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Experience is important in leadership. But so is curiosity, innovation and risk taking.

Martin Reeves, chairman of Boston Consulting Group’s think tank, was therefore shocked to find that at a time when companies are facing tough challenges that require new solutions, boards seem to be doubling down on older leaders. The average hiring age of CEOs at Fortune 500 and S&P 500 companies has risen dramatically over the past two decades, from 46 years old to 55 years old.

Indeed, that was so counter-intuitive when his team initially came up with the statistic he didn’t believe it and sent them back to redo the calculations. But it was right, and he was dismayed, leading to a push for organizations to bring younger leaders into positions of influence and power earlier, with five techniques worth considering.

“Experience is valuable when the same thing is happening again and again,” he says in an interview. “But these days, relatively speaking, we are in an age of discontinuities.”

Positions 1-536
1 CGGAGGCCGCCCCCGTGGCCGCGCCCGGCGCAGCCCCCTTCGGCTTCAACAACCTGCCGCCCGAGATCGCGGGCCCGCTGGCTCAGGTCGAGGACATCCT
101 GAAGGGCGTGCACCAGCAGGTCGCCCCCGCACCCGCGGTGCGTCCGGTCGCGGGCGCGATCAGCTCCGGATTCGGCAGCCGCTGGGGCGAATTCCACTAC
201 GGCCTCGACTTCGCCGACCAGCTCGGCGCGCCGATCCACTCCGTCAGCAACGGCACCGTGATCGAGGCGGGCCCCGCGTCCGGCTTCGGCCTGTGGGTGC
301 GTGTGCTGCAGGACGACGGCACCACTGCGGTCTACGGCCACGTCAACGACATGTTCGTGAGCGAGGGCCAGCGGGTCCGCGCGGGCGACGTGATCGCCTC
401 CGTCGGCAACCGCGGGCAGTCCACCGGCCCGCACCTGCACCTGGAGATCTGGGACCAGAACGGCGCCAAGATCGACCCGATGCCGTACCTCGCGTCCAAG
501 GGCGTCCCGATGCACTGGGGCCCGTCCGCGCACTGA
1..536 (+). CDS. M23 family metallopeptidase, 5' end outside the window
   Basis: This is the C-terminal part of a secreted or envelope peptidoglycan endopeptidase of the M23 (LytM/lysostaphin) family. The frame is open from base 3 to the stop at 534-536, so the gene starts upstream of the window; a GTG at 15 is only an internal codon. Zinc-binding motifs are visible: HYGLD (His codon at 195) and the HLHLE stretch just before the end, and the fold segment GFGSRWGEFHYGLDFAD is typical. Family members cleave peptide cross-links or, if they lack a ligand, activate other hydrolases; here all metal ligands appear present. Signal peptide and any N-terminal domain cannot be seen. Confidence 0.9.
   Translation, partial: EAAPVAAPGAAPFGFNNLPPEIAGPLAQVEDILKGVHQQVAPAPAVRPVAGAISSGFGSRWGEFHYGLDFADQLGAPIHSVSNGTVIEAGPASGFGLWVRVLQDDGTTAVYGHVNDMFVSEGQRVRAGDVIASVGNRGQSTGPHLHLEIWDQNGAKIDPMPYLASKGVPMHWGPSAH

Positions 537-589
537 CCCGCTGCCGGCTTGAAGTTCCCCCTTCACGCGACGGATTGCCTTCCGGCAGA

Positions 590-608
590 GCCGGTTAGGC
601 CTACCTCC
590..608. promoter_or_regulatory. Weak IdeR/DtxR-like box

An executive experienced in lean supply chains, he notes, is having to shift as the resilience of those supply chains is under stress from political upheavals and tensions. A tech expert brought up in a world of platforms and ecosystems now has to grapple with the new world of generative artificial intelligence, which is different in its effects, economics and technical needs. Leaders schooled in an era when climate change and sustainability was an afterthought – a nice to do – now find it essential. Their experience is still important but he feels proportionately we need more innovation than ever.

The BCG Henderson Institute he heads prepares the rankings for Forbes magazine’s Future 50, companies with the greatest long-term growth prospects. The average age of CEOs of the top 50 firms with the greatest long-term growth potential is 52 years, compared to an average of 58 years for the rest of the roughly 1,700 companies. He says there is good evidence that the older the firm and the older the leaders, the less the vitality of the company and also that older executives, on average, are much more risk averse in terms of embracing new technologies.